Disabling Transparent HugePages

Oracle recommends that you disable Transparent HugePages before you start installation.

Transparent HugePages memory differs from standard HugePages memory because the kernel khugepaged thread allocates memory dynamically during runtime. Standard HugePages memory is pre-allocated at startup, and does not change during runtime.


Although Transparent HugePages is disabled on UEK2 and later UEK kernels, Transparent HugePages may be enabled by default on your Linux system.

Transparent HugePages memory is enabled by default with Oracle Linux 6 and later, Red Hat Enterprise Linux 6 and later, SUSE 11 and later, kernels.

Transparent HugePages can cause memory allocation delays during runtime. To avoid performance issues, Oracle recommends that you disable Transparent HugePages on all Oracle Database servers. Oracle recommends that you instead use standard HugePages for enhanced performance.

To check if Transparent HugePages is enabled, run one of the following commands as the root user:

Red Hat Enterprise Linux kernels:

# cat /sys/kernel/mm/redhat_transparent_hugepage/enabled

Other kernels:

# cat /sys/kernel/mm/transparent_hugepage/enabled

The following is a sample output that shows Transparent HugePages are being used as the [always] flag is enabled.

[always] never 


If Transparent HugePages is removed from the kernel, then neither /sys/kernel/mm/transparent_hugepage nor /sys/kernel/mm/redhat_transparent_hugepage files exist.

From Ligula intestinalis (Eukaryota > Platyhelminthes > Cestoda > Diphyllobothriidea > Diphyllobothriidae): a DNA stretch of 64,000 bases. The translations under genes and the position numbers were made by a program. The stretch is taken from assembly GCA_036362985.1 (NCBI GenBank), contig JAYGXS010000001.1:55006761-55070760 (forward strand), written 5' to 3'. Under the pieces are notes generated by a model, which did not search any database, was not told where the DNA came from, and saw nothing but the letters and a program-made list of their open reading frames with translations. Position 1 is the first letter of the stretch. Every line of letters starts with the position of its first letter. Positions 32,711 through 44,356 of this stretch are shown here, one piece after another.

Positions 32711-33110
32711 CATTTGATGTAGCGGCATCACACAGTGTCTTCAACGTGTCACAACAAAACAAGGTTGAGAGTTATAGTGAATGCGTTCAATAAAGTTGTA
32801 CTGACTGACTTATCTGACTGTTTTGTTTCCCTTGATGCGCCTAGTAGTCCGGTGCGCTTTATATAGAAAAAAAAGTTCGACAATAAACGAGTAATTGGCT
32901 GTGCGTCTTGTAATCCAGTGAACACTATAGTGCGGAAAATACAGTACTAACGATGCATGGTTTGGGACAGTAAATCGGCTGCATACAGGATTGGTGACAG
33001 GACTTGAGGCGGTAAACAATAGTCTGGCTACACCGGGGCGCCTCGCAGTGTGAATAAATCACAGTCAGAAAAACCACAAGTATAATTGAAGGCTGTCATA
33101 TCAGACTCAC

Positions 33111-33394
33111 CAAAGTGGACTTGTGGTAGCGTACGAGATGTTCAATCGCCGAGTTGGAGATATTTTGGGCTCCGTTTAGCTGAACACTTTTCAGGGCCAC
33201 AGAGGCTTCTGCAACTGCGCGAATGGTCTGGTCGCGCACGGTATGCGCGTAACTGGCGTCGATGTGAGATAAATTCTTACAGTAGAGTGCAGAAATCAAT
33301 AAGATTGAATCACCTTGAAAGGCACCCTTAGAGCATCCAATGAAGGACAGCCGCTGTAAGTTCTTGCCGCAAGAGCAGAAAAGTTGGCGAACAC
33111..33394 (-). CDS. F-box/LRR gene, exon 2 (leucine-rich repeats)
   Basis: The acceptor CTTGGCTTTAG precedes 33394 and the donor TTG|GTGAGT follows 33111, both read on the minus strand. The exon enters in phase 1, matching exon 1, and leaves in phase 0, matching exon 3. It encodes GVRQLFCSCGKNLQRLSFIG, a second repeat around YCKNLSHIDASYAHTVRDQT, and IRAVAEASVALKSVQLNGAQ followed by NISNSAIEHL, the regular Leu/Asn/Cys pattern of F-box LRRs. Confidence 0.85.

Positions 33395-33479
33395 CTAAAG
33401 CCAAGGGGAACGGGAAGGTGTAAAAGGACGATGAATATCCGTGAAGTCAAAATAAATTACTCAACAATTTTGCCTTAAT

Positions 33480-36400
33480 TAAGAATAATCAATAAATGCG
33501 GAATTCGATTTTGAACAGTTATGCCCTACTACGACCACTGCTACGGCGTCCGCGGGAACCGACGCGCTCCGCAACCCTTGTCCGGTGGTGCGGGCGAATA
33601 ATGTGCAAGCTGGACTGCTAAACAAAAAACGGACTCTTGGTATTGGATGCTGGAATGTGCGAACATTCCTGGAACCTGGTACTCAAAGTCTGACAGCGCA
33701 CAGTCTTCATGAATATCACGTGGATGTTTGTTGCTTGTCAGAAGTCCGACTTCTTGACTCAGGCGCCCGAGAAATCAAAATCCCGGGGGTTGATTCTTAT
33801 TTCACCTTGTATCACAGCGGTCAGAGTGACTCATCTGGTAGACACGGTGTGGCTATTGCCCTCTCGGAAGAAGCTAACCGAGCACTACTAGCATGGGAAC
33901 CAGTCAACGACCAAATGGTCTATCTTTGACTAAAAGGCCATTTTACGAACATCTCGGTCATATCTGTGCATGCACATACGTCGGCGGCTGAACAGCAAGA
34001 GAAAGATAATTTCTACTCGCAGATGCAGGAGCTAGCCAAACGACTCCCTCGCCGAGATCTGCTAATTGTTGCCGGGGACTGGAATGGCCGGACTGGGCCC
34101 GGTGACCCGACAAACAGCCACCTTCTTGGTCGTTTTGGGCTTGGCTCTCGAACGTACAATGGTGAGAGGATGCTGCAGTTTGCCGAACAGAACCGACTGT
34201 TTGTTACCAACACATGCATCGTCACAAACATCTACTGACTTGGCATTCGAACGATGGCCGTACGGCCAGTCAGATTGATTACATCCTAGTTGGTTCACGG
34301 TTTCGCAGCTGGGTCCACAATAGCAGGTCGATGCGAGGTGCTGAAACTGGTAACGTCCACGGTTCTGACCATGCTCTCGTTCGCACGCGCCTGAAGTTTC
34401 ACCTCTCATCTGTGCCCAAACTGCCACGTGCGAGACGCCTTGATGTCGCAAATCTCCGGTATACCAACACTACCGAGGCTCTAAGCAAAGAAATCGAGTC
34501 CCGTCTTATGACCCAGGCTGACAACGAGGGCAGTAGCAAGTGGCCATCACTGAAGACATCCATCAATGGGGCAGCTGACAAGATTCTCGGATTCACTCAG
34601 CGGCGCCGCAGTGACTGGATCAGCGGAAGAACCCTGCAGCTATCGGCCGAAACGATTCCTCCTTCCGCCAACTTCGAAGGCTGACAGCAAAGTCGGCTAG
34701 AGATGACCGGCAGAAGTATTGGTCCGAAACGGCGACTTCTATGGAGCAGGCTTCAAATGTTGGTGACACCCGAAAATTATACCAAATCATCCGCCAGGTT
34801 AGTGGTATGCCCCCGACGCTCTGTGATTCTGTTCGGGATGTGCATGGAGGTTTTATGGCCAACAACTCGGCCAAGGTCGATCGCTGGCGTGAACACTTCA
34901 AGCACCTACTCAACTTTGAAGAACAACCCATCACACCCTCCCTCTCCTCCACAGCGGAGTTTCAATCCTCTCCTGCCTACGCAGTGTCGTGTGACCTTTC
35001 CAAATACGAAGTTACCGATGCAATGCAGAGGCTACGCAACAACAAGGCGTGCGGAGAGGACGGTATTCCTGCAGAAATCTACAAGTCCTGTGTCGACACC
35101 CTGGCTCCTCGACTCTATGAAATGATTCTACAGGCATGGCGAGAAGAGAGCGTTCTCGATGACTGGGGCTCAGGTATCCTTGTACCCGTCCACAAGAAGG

To disable Transparent HugePages:

  1. For Oracle Linux 6 or earlier releases, add the following entry to the kernel boot line in the /etc/grub.conf file:

    For example:
    title Oracle Linux Server (2.6.32-300.25.1.el6uek.x86_64)
          root (hd0,0)
          kernel /vmlinuz-2.6.32-300.25.1.el6uek.x86_64 ro root=LABEL=/ transparent_hugepage=never
          initrd /initramfs-2.6.32-300.25.1.el6uek.x86_64.img
  2. For Oracle Linux 7 and later, and Red Hat Enterprise Linux 7 and later, add or modify the transparent_hugepage=never parameter in the /etc/default/grub file:

    For example:
    GRUB_DISTRIBUTOR="$(sed 's, release .*$,,g' /etc/system-release)"
    GRUB_CMDLINE_LINUX="crashkernel=auto rhgb quiet numa=off transparent_hugepage=never"


    The file name may vary for your operating systems. Check your operating system documentation for the exact file name and the steps to disable Transparent HugePages.
  3. Run the grub2–mkconfig command to regenerate the grub.cfg file.

    # grub2-mkconfig -o /boot/grub2/grub.cfg
  4. Restart the system to make the changes permanent.